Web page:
CIF’s February 1 blog revealed how the Township of Drummond/North Elmsley (DNE) addressed international fiber market issues by transitioning its Blue Box program from weekly single stream to two stream, alternating week collection.
This week’s blog answers your follow up questions about:
- How has this change affected participation?
- What is the impact of going to two-stream on cross contamination?
- Were capture and diversion affected?
DNE staff are working through steps in their CIF project’s measuring and monitoring plan and, just this week, received the final summarized datasets from the fall waste composition study completed in the third and fourth weeks of the new collection program. Staff compared this new information to the program’s baseline, from the summer study season, and can now begin to answer these important questions.
Contamination is unchanged, but less of an impact?
Contamination is a topic of concern for all stakeholders, especially with respect to the fiber markets – so that’s our starting point. The summer baseline study tagged contamination at ~9%.
The study results indicate contamination has not changed significantly (up 0.5%), but what is really interesting is that almost all of the contamination is in the container stream. This may be good news, as a cleaner fiber stream will support the effective marketing of these materials and better costs overall for the program. DNE staff expect that as residents become more familiar with the program, contamination will go down.
Participation and capture remain consistent
The graphic showcases a nominal increase in participation and decrease in capture rates for the program in comparing the fall (made after the program change) versus the summer (baseline) study results. Here’s our interpretation:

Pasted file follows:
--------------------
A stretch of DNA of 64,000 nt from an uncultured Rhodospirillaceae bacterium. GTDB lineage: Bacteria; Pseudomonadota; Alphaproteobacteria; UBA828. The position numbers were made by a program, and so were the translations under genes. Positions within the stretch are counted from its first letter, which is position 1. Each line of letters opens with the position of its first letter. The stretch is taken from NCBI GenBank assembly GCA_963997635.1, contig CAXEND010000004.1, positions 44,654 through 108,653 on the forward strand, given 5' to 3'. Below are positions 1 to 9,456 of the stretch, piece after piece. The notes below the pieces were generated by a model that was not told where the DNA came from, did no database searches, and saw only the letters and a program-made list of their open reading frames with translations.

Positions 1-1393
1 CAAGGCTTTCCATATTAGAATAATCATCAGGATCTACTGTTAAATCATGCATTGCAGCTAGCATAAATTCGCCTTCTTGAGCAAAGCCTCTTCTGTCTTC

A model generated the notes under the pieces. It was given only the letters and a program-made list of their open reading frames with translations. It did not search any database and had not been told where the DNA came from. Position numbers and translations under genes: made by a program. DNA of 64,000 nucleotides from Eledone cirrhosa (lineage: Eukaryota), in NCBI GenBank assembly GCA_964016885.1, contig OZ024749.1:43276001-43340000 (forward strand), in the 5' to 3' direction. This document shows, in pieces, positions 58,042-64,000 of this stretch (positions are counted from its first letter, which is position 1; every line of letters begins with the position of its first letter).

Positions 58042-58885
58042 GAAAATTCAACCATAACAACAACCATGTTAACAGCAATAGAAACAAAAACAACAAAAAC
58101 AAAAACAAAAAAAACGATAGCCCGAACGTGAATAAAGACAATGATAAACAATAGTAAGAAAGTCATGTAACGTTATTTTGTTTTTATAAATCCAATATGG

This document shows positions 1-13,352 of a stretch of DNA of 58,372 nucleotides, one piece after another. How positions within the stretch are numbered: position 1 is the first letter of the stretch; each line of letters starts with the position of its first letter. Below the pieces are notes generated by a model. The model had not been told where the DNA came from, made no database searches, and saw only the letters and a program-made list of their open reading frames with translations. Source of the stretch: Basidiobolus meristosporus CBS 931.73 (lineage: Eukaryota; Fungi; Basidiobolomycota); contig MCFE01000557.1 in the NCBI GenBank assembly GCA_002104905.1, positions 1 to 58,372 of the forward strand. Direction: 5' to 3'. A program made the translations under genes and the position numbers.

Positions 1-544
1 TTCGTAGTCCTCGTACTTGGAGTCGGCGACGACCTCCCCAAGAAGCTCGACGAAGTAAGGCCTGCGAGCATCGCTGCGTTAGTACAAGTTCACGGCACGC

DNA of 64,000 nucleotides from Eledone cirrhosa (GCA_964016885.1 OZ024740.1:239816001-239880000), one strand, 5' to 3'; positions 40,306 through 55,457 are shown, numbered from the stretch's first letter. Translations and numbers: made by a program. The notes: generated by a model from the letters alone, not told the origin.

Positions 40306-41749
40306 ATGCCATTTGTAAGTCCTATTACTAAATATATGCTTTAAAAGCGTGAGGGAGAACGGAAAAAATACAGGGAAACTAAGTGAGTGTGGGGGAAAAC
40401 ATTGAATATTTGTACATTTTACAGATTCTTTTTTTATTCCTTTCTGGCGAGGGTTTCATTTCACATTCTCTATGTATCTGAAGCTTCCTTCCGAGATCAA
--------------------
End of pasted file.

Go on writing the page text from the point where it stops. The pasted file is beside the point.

- Participation often improves with P&E or a change in programming and is a good indicator that residents have bought in.
- Although capture may be modestly down, the simpler sort for two stream collection likely means more material is being diverted.
So what does this mean?
Program participation, contamination and the capture rates have repeatedly been demonstrated to vary plus or minus a few percentage points from season to season. In this case however, consistent values may very well indicate residents are successfully engaging with the new program. Data from the winter and spring study will provide the necessary information to confirm this trend.
The waste study data helps DNE staff identify potential opportunities for using P&E, or other program tools, to influence resident behaviour. For example, DNE staff are now shortlisting ideas for addressing contamination in the containers stream, including:
- Providing a hot list of items for the ‘tag and leave’ program.
- Creating messaging for the municipal website & tax mail-outs to target specific materials residents should leave out of their new yellow or blue box.
- Working with members of the local Lanark County Municipal Waste Group on concepts for new print ads to be used in the 2019 In-Kind Ad program and other P&E initiatives across the county.
This week’s blog is a great example of the measuring and monitoring that goes into a successful CIF project. In funding individual program initiatives like this, CIF is always focused on gathering the data and information to identify new better practices that can be shared across the province.
If you are interested in alternative ways to monitor the performance of your program, CIF will once again be offering the Benchmarking and Assessing Training on Wednesday, May 15, the day before the Ontario Recycler Workshop. This training day is for municipal and first nations staff, is provided at no cost, and participants earn a CEU towards next year’s Datacall submission
Need to know more?
DNE will be reporting out on and comparing key performance indicators between its previous single stream collection and the new two stream, alternating week program.
Look for the final report this fall on the CIF’s funded projects page.